Even as the Yogi Adityanath-led BJP government has finally relented to underwrite the Uttar Pradesh Power Corporation Limited (UPPCL) employees’ Provident Fund (PF)—illegally invested in scam-hit Dewan Housing Finance Corporation Ltd. (DHFL)—the power sector employees’ troubles are only set to begin, as the government continues to push for privatisation of the sector.
Following a 48-hour work boycott and statewide protest demonstrations on November 14 by power sector workers across departments and districts, the Adityanath government on November 23 announced, as widely reported, to underwrite the outstanding corpus of around Rs 2,267 crore.
However, the BJP government also announced that the PF corpus would be disinvested yet again in the housing finance market, which is witnessing historic lows. Out of the two NBFCs, one is LIC Housing Finance, backed by LIC. It is the sole HFC sailing smoothly. PNB Housing Finance, on the other hand, is backed by trouble-ridden public sector bank PNB, and which itself has raised Rs 2,500 crore from LIC Housing Finance by way of non-convertible debentures (NCDs).
Meanwhile, power sector engineers across the country are set to resort to a one-day work boycott on January 8, 2020—in protest against the Modi government’s move to introduce multiple private supply licensees for electricity. This was announced by the All India Power Engineers’ Federation (AIPEF) on November 24.
If an amendment bill—by way of the Electricity (Amendment) Bill that the power employees have been fighting against for a few years now—is introduced in Parliament during the winter session, the power engineers would go on flash strike.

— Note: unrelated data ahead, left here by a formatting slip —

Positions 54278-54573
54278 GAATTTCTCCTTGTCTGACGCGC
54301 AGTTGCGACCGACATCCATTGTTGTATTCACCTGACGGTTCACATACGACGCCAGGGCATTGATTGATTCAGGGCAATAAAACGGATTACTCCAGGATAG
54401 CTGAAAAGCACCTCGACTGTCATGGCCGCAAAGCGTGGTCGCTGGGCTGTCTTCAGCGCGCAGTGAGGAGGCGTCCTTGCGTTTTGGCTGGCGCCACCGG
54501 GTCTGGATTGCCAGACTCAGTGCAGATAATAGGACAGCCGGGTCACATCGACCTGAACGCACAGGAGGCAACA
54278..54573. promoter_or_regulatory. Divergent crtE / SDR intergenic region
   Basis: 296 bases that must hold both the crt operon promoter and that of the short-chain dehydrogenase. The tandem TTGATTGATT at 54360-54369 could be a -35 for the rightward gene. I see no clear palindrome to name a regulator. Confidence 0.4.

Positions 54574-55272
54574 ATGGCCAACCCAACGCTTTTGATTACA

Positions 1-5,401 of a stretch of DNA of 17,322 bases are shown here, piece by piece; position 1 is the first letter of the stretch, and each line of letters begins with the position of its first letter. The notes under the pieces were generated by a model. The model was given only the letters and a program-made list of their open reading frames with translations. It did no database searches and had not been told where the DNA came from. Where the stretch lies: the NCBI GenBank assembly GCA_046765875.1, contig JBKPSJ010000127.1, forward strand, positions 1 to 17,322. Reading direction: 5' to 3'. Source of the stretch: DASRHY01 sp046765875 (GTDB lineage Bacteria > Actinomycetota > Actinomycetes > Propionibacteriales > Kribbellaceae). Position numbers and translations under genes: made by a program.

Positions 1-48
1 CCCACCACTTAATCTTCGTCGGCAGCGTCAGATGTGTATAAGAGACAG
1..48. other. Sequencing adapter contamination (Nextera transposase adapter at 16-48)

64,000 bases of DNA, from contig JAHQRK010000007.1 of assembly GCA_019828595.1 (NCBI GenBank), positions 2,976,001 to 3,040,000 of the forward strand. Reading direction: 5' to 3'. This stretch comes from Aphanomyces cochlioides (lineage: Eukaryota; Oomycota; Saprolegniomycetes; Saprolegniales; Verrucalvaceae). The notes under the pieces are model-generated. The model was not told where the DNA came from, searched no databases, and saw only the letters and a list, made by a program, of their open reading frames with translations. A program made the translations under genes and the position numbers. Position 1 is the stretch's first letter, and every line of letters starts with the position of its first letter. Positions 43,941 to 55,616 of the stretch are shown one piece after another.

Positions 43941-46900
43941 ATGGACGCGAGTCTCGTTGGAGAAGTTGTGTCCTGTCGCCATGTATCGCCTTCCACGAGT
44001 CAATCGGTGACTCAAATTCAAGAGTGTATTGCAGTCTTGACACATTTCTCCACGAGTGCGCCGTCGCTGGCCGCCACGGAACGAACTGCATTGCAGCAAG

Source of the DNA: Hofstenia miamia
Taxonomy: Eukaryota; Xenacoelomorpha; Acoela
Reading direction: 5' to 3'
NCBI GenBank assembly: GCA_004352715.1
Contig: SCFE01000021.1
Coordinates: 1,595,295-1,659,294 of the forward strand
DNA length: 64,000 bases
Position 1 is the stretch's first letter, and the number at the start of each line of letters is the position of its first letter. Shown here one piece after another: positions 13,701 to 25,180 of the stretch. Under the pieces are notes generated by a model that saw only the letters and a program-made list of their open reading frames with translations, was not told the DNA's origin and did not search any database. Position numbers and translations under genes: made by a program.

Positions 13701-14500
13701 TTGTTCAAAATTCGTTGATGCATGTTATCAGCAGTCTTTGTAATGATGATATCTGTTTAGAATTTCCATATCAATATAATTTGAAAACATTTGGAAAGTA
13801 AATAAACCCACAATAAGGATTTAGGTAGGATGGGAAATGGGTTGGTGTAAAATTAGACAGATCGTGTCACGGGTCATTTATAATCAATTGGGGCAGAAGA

The one-day nationwide work boycott is being organised under the banner of the National Coordination Committee of Electricity Employees and Engineers (NCCOEEE), an umbrella organisation of 1.5 million power sector workers and engineers.
The proposed changes are aimed at benefiting the big power companies, said AIPEF spokesperson VK Gupta, while making state-owned power distribution companies suffer losses and resulting in such steep hikes in power tariff that eventually becomes unaffordable even for the middle class, let alone farmers and the poor.
The AIPEF said the sole aim of the proposed bill is “to create scope of business for private enterprises in power distribution without any investment. They will be given separate profitable segments like sale of electricity to major industry, commercial establishments, railways splitting from un-remunerative loss making segments like rural households and agricultural consumers.”
AIPEF questioned the Modi government about its failure to fulfil its promise of cheaper power for all through boosting of efficiency and competition among private entrepreneurs—with the implementation of the Electricity Act 2003. “Multiple times tariff escalation with connivance of regulators and private players in power sector gave horrible experience through last 25 years.”
The 2003 Act led to the dismantling of the State Electricity Board (SEB), which was trifurcated into separate generation, transmission and distribution utilities, so that private players could enter power generation. The move was resisted only by Kerala and, for some time, Himachal Pradesh. Meanwhile, the private players in thermal power generations have raked up a mountain of NPAs, thus pushing the sector into crisis. The AIPEF has demanded integration of all the ‘unbundled’ power utilities in form of SEB Ltd, as well as implementation of the old pension scheme.